Juice Your Way … to Lots And Lots of Greens!

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You all know I love juicing. Making raw, fresh juice is a habit for me, and it helps me feel strong and energized while getting in my daily veggie requirements, when—let’s face it—I otherwise wouldn’t. In recent years, juicing has hit the mainstream, and it makes me so happy to see it gaining widespread popularity. It also makes me realize there are thousands of juice newbies who may need some guidance.

If you’re one of them, a new book, The Juice Generation: 100 Recipes for Fresh Juices and Superfood Smoothies, could be just what you need. Penned by Eric Helms, the founder of the wildly popular juicery Juice Generation in New York City, it’s loaded with helpful tips and strategies for folks new to juicing. It also contains tons of celebrities weighing in with their favorite recipes, plus a foreword written by Salma Hayek. 

To shake up my juicing routine, from all of the options, I decided to give Debra Messing’s favorite juice a whirl. Here’s what Debra herself says about it:“I am relatively new to juicing and I can honestly say this difference I feel is HUGE. Every morning on set I have my ‘green’ drink, which is spinach, kale, cucumber, lemon, celery, green apple. Sometimes I’ll add beets, and if I’m under the weather I’ll add ginger. I’m not a big green vegetable eater, so the juice really has filled a huge void in my diet, and I feel stronger for it.”

Debra’s Green Elixir

  • 3 leaves kale
  • 1 cup spinach
  • 1 medium apple
  • 5 stalks celery
  • 1/4 medium cucumber
  • 1/2 small beet
  • 1/2 medium lemon, peeled

Wash everything and toss in your juicer. That’s it. (Yes, even the entire peeled lemon, with seeds.) 

Admittedly, I was a little bit snobby about this recipe when I first saw it. Ooh, three whole leaves of kale, I thought. What will this recipe make, a shot-glassful?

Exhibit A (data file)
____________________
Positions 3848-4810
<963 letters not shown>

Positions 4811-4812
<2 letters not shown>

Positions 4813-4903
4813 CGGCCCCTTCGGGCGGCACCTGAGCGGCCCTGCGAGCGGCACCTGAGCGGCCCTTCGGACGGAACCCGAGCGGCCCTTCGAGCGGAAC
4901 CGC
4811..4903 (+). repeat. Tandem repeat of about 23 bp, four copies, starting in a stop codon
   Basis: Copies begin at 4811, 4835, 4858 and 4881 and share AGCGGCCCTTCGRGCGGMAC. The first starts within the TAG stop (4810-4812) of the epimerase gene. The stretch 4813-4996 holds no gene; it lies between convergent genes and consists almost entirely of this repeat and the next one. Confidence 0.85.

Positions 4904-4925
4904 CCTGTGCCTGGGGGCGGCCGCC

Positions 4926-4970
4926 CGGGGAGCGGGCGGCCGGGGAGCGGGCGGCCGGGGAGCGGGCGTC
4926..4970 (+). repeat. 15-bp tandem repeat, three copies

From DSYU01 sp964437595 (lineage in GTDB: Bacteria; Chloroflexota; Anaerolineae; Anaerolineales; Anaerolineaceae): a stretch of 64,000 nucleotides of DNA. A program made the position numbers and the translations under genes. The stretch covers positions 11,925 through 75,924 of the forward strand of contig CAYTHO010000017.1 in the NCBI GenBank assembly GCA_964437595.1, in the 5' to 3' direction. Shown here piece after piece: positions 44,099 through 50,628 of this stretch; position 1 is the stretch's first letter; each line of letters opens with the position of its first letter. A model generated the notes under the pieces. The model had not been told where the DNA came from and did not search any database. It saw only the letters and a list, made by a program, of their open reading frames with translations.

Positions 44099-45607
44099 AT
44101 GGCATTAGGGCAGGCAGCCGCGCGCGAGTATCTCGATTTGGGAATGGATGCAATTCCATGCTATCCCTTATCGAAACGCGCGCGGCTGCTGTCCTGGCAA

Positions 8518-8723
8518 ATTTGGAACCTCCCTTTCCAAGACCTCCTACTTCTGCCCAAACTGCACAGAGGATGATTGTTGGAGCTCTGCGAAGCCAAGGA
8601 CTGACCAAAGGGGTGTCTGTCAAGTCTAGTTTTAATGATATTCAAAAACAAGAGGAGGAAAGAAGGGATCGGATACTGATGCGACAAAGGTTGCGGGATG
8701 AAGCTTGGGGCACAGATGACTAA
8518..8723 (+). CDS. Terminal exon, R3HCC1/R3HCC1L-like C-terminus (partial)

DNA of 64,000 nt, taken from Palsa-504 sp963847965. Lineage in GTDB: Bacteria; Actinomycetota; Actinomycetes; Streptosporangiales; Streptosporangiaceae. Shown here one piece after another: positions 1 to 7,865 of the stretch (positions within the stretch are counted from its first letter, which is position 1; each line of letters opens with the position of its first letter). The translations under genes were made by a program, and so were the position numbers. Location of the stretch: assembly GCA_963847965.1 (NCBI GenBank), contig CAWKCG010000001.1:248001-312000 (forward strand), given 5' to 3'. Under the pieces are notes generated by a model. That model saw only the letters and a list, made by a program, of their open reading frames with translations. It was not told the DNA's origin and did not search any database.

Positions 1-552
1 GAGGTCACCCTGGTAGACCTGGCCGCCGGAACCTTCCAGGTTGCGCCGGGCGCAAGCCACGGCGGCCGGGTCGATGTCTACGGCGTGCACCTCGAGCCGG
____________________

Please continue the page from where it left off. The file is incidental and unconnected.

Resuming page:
Forgive me, Debra Messing. I was so wrong. This recipe gets its bulk from the five stalks of celery, and actually makes about 22 ounces of fresh juice, which tastes tart, green, healthy, and a tiny bit sweet thanks to the apple and beet. The concoction would be a vibrant, brilliant green if not for the beet, so it does take on a slightly muddled color that isn’t so pretty. But really...who cares? We’re drinking our greens, and they taste great, and this juice is really simple to make with common grocery store ingredients!

All in all, The Juice Generation has interesting ideas for avocado and young coconut-water smoothies, and gets deep into the how’s and why’s of juicing, helping newbies understand what it is we’re doing when we juice. The book is not a quick-reference recipe guide, however—it’s organized into three phases of prowess, from absolute beginner to advanced juicing scientist. Right now, I’m deep into “Phase 3: Ultra Green”, and I’ll let you all know how it goes as I cross new juicing frontiers, where collard greens, peppery watercress, and spicy turmeric juice get jazzed up with superfoods like spirulina, acai, and blue green algae. It’s a new kind of Pulp Fiction!

See the rest of the recipes in our Juice Your Way... column here.

Photo by Alexey Ivanov